BUJUMBURA, Burundi — At least 70 people were killed in an attack a week ago on a Roman Catholic church in Burundi as ethnic violence continued to escalate, the Red Cross said Saturday.
"People are being killed here almost every day now," said Daniel Philippin, chief of delegation of the International Committee of the Red Cross in Bujumbura, the capital.
He said details of last Sunday's attack during a baptismal Mass at the church at Buhinyuza commune in the northeastern province of Muyinga were filtering out and it was now known that of the 70 dead, 60 were women and children.
He said it was not clear who was responsible. Previous official reports on the incident spoke of nine dead.
Burundi has the same ethnic mix of Hutus and Tutsis as neighboring Rwanda, which has gone through one of the worst tribal bloodlettings in history, with possibly more than a million Tutsis and moderate Hutus massacred by militant Hutus.
Other aid workers with operations in the north of the country said the church attack followed the replacement of the former bishop, a member of the Tutsi minority that ruled the country for three decades until last year, with a Hutu bishop.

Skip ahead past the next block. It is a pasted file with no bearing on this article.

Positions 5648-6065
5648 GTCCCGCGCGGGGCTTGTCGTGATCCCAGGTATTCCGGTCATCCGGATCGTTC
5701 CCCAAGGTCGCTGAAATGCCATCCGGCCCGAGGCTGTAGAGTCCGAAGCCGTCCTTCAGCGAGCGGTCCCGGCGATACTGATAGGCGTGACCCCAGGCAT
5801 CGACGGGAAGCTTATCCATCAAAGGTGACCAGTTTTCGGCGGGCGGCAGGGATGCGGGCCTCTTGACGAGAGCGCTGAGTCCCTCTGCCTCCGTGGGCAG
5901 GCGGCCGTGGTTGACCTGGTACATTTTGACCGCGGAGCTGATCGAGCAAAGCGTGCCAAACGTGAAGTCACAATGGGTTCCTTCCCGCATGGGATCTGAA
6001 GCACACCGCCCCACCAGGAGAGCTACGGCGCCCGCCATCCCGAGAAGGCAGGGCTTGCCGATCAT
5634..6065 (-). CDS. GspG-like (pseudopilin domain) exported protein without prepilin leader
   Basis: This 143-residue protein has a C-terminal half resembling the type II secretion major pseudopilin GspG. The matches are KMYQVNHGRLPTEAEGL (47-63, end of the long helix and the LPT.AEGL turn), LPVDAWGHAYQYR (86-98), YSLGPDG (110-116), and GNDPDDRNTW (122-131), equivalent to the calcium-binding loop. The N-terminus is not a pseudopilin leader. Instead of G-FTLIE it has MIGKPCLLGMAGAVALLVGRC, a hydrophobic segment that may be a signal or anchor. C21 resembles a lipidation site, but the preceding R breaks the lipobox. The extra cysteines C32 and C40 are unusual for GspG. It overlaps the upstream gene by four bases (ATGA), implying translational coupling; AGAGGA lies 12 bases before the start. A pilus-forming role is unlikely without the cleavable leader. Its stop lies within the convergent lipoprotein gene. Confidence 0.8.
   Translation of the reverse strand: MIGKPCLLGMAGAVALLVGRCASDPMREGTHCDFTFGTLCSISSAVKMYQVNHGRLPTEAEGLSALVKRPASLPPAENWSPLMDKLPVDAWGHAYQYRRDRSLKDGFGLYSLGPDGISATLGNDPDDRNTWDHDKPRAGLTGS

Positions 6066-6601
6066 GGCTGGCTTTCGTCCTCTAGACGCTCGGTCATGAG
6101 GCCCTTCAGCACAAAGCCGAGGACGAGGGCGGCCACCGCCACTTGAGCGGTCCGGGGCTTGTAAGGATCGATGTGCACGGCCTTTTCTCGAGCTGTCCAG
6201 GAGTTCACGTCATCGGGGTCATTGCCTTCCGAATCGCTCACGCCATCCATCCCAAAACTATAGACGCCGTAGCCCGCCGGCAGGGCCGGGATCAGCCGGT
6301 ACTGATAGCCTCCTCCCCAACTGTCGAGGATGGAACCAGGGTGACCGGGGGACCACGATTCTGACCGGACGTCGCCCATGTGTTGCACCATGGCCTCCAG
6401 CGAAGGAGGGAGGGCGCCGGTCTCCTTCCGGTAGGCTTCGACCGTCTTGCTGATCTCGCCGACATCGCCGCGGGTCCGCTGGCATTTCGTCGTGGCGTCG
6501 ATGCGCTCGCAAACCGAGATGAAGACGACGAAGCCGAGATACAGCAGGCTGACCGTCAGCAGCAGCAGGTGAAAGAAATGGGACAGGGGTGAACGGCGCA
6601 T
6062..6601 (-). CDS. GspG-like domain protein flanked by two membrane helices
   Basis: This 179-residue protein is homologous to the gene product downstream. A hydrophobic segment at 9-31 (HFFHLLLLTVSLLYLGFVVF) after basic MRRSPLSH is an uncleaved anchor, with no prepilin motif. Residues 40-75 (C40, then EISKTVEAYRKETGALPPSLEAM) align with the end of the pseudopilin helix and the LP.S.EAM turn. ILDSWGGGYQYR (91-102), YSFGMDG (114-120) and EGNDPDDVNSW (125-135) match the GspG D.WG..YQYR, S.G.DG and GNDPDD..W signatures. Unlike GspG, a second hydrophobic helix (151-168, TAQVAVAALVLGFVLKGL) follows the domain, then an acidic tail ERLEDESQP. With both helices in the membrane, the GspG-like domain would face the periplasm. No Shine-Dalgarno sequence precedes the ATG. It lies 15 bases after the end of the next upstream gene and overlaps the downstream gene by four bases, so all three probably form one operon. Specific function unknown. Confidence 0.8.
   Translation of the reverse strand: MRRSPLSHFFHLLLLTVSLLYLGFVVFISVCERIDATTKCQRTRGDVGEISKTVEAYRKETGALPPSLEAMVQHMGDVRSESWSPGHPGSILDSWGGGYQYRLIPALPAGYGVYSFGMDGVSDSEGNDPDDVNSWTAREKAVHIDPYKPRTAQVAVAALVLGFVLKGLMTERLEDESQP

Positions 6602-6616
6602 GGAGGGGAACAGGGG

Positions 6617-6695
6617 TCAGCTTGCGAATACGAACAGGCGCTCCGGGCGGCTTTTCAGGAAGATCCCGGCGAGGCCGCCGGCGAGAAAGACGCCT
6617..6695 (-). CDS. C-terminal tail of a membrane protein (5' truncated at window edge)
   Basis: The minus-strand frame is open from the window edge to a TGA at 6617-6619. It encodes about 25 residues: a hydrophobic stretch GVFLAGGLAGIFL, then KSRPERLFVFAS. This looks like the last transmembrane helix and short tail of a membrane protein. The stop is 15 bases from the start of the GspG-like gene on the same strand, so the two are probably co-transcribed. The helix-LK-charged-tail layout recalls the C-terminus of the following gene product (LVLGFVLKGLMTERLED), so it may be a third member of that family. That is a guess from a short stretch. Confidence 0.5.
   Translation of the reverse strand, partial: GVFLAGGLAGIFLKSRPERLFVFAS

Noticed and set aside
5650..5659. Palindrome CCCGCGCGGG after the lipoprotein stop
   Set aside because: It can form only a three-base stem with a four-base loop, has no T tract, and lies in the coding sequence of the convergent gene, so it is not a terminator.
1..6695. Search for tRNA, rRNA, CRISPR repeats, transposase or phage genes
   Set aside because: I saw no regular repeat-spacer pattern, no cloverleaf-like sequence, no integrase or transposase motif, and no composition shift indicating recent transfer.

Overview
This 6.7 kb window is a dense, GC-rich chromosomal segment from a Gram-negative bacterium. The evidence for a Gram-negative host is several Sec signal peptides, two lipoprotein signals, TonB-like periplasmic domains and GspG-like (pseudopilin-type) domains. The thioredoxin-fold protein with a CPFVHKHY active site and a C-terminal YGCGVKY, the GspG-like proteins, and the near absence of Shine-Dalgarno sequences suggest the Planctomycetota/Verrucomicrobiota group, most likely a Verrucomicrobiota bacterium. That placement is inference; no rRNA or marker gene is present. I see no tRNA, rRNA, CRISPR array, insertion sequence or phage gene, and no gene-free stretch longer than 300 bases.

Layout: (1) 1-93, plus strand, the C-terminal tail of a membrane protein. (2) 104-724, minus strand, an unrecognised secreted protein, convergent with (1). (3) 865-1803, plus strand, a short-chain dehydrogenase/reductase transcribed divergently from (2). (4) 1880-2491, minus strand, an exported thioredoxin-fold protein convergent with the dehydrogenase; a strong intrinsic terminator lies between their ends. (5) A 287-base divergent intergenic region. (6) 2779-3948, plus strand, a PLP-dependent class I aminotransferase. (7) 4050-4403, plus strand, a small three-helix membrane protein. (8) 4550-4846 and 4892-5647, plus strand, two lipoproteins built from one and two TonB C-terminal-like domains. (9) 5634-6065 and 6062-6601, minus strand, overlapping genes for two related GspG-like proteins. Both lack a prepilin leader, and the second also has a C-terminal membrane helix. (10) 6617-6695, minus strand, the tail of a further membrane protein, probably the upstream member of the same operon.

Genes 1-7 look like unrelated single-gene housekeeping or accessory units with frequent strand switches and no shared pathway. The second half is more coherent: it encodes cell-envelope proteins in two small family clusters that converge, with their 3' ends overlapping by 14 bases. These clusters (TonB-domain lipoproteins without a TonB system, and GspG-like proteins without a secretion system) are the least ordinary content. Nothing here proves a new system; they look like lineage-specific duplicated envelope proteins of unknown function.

The bishop has told reporters that the victims were both Tutsis and Hutus but that the majority were Hutus.
The new details on the massacre came after state radio said three people had died of injuries suffered in a grenade attack on the crowded central market in the capital at midday Friday. At least 76 people were wounded.
Diplomats and aid workers say the grenade has become the weapon of choice in attacks throughout the tense central African country. Seven people were wounded in a similar attack on the market a month ago.